Frank William Boreham 1871-1959

Frank William Boreham 1871-1959
A photo F W Boreham took of himself in 1911

Thursday, February 22, 2007

Boreham on The News

In this era when newspapers are declining because readers are finding their news on the Internet, I wonder how F W Boreham would have viewed the trend of reading the news online.

Boreham had an aversion to his personal use of technology. His biographer reports that in 1906 he did have a try on a new item of technology:

“Christmas brought a welcome break after the past few months' exertions, and also one of the most remarkable innovations that ever invaded the Boreham study. It was a strange black device on the table, known as a portable typewriter. Induced largely by the facility with which the machine could produce carbon copies, he had laid aside a strong prejudice against writing with anything but his trusty pen and bought himself this "Buck" as a Christmas present, and after a little practice was soon turning out neatly typed manuscripts and letters.”

Two pages later, however, Howard Crago reports:

“Meanwhile, that typewriter had been causing him considerable concern. He had struggled with it for weeks. Although the thing turned out readable copies, preoccupation with the keyboard stultified the flow of thought that used to drive his pen with such effortless ease. So the "Buck" went among the household effects that were offered for sale. And never again would such a machine cast its shadow upon the desk of F. W. Boreham. From now on every line he wrote would flow from his faithful pen.”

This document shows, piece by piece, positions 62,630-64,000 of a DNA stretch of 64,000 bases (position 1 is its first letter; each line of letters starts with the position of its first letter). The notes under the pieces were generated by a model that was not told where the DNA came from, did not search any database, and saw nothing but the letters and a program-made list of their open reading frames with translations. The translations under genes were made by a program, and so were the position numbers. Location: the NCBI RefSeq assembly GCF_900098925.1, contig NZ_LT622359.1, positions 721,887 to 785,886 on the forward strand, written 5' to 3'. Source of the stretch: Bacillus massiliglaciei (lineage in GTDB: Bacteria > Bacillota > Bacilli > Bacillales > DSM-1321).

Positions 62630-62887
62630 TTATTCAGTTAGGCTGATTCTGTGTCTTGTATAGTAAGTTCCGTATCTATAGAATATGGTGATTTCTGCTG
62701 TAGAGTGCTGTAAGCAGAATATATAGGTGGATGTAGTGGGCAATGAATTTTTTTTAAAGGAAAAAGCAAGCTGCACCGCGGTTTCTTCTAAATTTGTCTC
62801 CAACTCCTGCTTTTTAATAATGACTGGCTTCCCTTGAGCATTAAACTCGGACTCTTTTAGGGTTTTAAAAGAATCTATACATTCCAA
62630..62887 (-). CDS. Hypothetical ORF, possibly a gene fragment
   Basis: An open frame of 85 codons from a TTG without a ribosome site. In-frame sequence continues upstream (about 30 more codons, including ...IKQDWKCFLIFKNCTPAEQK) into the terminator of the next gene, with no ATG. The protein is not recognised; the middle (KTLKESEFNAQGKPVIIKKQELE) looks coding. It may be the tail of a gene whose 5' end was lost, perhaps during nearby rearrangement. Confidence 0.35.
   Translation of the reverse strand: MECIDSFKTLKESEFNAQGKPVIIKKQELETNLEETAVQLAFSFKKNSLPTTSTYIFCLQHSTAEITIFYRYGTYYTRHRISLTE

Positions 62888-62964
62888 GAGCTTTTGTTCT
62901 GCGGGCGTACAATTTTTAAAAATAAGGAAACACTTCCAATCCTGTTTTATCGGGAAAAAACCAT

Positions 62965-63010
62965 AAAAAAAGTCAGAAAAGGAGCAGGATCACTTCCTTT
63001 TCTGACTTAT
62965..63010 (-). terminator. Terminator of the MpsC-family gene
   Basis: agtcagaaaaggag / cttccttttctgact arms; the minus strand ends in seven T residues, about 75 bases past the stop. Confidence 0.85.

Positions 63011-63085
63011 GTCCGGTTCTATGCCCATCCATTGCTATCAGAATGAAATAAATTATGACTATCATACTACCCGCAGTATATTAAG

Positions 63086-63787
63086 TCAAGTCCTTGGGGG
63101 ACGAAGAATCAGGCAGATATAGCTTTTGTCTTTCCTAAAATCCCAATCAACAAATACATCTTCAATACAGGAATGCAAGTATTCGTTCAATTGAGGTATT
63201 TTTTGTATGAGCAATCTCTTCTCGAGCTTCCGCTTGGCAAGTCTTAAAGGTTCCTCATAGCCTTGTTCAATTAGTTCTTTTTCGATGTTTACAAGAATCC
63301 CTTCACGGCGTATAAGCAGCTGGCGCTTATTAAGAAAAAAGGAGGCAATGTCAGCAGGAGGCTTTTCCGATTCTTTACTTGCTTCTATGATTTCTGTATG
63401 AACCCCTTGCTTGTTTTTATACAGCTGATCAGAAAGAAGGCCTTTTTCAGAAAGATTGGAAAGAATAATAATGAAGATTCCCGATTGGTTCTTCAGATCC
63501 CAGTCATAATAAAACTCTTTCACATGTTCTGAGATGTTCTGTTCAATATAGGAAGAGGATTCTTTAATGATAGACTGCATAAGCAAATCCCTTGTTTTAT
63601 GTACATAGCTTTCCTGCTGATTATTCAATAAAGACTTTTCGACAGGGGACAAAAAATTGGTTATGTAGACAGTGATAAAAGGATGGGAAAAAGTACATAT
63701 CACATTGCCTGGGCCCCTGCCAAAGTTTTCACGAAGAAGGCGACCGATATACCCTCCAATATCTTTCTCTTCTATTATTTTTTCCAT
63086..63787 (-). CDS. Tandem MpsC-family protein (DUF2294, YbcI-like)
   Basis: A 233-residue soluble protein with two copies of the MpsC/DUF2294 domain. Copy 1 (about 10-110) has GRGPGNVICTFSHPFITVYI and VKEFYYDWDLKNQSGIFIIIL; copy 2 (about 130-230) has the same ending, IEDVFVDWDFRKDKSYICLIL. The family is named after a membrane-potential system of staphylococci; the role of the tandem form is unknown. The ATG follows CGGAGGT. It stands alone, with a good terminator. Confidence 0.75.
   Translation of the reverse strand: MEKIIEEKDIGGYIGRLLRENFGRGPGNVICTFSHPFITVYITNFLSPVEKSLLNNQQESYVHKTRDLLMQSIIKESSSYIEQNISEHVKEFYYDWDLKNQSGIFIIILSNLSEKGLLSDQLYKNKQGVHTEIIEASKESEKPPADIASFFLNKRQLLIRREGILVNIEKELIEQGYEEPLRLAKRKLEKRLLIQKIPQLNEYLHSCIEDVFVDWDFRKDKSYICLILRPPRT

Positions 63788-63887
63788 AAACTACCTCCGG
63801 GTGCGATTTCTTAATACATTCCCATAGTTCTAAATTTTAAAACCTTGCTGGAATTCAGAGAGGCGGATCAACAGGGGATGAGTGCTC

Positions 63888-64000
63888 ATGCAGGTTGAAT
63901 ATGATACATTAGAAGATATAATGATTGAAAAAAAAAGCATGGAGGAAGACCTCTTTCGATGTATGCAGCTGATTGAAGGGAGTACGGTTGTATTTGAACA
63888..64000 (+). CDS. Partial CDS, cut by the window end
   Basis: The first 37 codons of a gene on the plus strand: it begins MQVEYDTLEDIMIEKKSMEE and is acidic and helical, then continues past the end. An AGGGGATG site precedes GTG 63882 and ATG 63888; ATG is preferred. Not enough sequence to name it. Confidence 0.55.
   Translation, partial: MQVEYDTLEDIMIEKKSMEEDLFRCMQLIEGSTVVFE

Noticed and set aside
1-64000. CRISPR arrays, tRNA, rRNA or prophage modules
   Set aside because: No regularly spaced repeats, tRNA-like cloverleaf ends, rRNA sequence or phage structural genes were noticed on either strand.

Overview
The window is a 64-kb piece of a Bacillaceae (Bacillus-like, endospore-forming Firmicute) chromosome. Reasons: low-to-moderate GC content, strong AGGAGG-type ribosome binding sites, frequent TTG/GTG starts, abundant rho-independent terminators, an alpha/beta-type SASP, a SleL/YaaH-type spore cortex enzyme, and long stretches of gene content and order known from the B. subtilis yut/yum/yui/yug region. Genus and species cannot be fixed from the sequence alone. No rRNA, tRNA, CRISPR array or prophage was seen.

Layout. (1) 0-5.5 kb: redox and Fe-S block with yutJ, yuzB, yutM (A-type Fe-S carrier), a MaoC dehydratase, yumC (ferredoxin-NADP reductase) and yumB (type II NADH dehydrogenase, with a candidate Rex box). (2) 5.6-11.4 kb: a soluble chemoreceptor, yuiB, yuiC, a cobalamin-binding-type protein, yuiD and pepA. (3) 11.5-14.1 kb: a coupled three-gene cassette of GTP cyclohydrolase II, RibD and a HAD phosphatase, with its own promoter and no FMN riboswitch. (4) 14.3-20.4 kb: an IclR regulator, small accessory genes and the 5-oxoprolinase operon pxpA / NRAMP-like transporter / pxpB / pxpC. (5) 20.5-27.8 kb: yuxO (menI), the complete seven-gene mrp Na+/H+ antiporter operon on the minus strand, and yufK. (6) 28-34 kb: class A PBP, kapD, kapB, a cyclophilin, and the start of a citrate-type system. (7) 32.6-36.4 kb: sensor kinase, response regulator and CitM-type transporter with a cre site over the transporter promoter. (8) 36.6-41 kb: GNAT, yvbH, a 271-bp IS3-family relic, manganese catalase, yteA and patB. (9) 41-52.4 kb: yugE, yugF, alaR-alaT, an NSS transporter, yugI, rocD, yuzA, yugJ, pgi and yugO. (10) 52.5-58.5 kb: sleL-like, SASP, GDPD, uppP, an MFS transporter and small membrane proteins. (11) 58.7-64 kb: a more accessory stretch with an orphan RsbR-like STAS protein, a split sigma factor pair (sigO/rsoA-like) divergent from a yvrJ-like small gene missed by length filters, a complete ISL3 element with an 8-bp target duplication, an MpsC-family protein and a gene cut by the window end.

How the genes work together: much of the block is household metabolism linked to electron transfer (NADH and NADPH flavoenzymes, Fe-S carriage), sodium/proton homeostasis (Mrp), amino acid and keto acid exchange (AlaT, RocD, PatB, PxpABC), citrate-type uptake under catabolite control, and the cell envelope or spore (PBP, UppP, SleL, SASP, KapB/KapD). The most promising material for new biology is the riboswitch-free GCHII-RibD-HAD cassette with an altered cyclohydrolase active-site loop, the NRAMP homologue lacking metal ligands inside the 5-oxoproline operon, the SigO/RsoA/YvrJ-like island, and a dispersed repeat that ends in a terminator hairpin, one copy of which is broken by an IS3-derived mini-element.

F W Boreham wrote for many newspapers and magazines, many of which like the Argus, have gone under.

Wherever people got their news from, F W Boreham was aware of people’s hunger:

“No feature of modern life is more arresting than the hunger for news….The great event of the day is the arrival of the newspaper.”

“The individual wants the world, and his appetite for the world expresses itself in his insatiable thirst for news. The Australian bushman sits outside his lonely humpy and hungers for Europe, Asia, America, Africa, and all the scattered islands of the rolling seas. He wants the equator and he wants the poles. He must have the Atlantic and he cannot do without the Pacific. He must feel the throb of every revolution and upheaval. He must know of every invention and discovery. He must be kept abreast of sport and politics. He must peep into every Court and every Cabinet. He must follow the movements of all earth's travelers and explorers. He must be kept in touch with the fluctuations of commerce and industry. He must peruse the lists of births, marriages, and deaths. He hates to feel that any scrap of gossip has eluded him.”

“Our hunger for news is one of the sublimest things about us. It is one of humanity's master-passions.

Sources: T H Crago, The Story of F W Boreham, (London: Marshall, Morgan & Scott, 1961), 111, 113.
F W Boreham, ‘The Hunger for the News’, Hobart Mercury, 14 June, 1941; Melbourne Age, 15 October, 1949.

Image: Not the exact brand but a 1908 portable typewriter.